There's character stuff in The Bloodstone Hunt -- Diamondback's desire to prove herself to Cap, or even Batroc's swashbuckling admiration for him. But by and large, that's subordinate to keeping everything racing along.

Beyond Mark Gruenwald's bouncy script, there's the pleasing art by Kieron Dwyer (inked by Danny Bulandi). In order to keep up the tempo, you need an artist who can draw action cleanly and clearly, and knows how to pace out a scene -- Dwyer's restrained art hits the spot. No cartoony exaggerations, just nicely drawn faces and figures, telling the story as it needs to be told. Dwyer has even gone on record as saying this story line was one of his career favourites.

The Bloodstone Hunt is undeniably fun...but mayhap a little too light. Like the movie serials to which I compared it, this is enjoyable nonsense, but it lacks substance. Worse, the story is everything, and ultimately Gruenwald fumbles things a bit.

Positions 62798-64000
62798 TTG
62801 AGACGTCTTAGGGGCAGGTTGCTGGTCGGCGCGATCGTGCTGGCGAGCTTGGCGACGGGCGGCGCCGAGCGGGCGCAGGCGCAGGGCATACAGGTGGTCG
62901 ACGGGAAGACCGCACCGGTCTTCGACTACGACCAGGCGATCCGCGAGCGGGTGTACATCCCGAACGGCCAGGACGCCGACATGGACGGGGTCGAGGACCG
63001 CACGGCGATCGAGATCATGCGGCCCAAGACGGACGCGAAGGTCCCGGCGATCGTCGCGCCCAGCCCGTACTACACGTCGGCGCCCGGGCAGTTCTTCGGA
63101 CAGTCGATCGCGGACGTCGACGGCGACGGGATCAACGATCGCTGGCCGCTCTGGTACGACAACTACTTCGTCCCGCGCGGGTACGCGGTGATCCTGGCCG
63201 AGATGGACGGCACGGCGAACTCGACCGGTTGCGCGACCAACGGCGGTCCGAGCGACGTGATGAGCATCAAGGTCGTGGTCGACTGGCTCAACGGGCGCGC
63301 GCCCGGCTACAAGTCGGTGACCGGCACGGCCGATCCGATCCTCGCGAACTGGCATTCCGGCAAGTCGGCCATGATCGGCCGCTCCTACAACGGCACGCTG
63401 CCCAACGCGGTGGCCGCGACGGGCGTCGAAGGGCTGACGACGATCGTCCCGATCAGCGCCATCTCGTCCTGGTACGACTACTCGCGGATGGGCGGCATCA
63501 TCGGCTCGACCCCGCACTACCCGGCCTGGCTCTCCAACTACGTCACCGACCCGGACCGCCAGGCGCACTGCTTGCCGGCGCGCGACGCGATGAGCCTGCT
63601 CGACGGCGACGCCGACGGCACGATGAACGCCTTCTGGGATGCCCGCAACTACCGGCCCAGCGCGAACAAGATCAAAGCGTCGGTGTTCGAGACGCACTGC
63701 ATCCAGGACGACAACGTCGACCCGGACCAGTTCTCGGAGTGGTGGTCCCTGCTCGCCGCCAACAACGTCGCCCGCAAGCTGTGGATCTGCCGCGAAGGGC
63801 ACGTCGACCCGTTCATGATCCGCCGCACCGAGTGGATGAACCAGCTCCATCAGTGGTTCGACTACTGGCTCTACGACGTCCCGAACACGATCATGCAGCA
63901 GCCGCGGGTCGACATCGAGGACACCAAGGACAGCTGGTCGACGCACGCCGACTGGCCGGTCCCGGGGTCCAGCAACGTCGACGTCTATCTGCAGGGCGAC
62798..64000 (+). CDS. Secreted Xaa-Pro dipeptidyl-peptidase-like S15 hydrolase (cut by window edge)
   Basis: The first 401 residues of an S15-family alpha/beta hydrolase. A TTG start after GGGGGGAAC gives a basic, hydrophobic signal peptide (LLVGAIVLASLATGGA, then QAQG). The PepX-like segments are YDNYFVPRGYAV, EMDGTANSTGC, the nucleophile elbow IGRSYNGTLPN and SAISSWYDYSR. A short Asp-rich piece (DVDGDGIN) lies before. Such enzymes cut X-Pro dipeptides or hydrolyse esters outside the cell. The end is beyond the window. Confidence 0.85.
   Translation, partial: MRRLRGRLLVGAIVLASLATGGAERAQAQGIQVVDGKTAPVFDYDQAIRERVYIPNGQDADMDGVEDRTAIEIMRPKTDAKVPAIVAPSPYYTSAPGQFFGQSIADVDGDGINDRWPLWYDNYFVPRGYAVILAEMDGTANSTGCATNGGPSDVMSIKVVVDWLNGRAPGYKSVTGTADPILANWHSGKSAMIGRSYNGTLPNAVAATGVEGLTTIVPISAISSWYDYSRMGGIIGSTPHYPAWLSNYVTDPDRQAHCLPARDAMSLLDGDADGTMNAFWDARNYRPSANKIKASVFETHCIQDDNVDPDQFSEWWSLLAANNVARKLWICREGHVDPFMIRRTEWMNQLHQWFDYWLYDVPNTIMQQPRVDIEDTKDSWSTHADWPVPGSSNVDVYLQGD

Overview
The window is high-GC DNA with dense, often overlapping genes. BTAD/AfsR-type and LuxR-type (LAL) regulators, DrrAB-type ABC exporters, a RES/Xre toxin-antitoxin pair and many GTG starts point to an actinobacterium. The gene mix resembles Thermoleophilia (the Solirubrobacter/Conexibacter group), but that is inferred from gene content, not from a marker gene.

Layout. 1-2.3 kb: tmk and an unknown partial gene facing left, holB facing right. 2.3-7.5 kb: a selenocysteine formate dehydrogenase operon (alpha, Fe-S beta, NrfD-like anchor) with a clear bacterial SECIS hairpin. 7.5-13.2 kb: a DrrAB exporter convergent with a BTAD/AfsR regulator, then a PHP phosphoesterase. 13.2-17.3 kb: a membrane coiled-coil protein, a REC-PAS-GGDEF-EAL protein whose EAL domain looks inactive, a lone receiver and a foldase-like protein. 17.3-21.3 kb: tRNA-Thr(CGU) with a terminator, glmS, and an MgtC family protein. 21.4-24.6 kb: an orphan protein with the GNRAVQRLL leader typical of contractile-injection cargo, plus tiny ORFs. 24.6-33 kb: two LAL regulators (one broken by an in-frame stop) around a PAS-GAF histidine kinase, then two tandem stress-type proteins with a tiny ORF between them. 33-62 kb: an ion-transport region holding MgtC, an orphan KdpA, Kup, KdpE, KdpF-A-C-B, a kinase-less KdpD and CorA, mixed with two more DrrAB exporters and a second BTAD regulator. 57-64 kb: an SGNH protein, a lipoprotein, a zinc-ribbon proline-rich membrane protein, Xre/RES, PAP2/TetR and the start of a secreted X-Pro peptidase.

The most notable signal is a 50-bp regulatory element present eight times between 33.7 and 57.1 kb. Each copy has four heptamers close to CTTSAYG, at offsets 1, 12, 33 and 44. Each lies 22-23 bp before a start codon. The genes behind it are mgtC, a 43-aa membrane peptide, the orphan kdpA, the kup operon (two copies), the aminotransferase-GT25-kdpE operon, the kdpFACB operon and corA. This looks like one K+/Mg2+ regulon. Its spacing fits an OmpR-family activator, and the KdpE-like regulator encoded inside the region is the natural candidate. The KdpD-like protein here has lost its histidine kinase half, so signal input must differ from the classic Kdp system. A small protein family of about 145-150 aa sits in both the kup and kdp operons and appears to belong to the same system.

To keep our interest beyond the moment-by-moment adventure, Gruenwald throws in questions, like how did the gems become scattered in such bizarre, out of the way locations? But he never answers those questions! In one scene Cap stumbles upon the remnants of an underground temple but, likewise, we are never told who built it or why. And the revelation of the identity of a mysterious third party searching for the stones is a let down.

The hunt for the bloodstones reaches a kind of half-hearted climax early, then the rest of the story is devoted to Cap trying to rescue Diamondback from another competitor in the search for the stones.